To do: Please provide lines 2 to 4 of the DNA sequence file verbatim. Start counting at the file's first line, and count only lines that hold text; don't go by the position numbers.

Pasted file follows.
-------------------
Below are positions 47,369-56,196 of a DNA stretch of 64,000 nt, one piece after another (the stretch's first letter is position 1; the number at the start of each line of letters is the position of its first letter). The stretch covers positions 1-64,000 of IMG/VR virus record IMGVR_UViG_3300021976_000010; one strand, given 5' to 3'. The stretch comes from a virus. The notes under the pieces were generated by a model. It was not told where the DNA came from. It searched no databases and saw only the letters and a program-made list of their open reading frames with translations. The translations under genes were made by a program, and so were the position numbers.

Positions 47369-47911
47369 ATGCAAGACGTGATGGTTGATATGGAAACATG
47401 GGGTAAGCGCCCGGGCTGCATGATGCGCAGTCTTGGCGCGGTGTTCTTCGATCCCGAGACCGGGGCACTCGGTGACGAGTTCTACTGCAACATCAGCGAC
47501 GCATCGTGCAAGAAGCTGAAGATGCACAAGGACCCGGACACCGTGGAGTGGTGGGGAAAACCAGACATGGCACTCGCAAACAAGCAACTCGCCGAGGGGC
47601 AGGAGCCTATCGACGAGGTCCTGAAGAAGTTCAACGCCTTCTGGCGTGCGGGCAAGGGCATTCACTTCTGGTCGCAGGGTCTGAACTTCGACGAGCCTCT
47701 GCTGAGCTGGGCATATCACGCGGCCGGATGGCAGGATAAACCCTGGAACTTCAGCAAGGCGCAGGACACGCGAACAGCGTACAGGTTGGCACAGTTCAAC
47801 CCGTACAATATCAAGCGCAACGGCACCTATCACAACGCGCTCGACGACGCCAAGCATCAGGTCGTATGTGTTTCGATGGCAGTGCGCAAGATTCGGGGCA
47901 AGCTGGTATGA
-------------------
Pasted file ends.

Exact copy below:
Positions 47369-47911
47369 ATGCAAGACGTGATGGTTGATATGGAAACATG
47401 GGGTAAGCGCCCGGGCTGCATGATGCGCAGTCTTGGCGCGGTGTTCTTCGATCCCGAGACCGGGGCACTCGGTGACGAGTTCTACTGCAACATCAGCGAC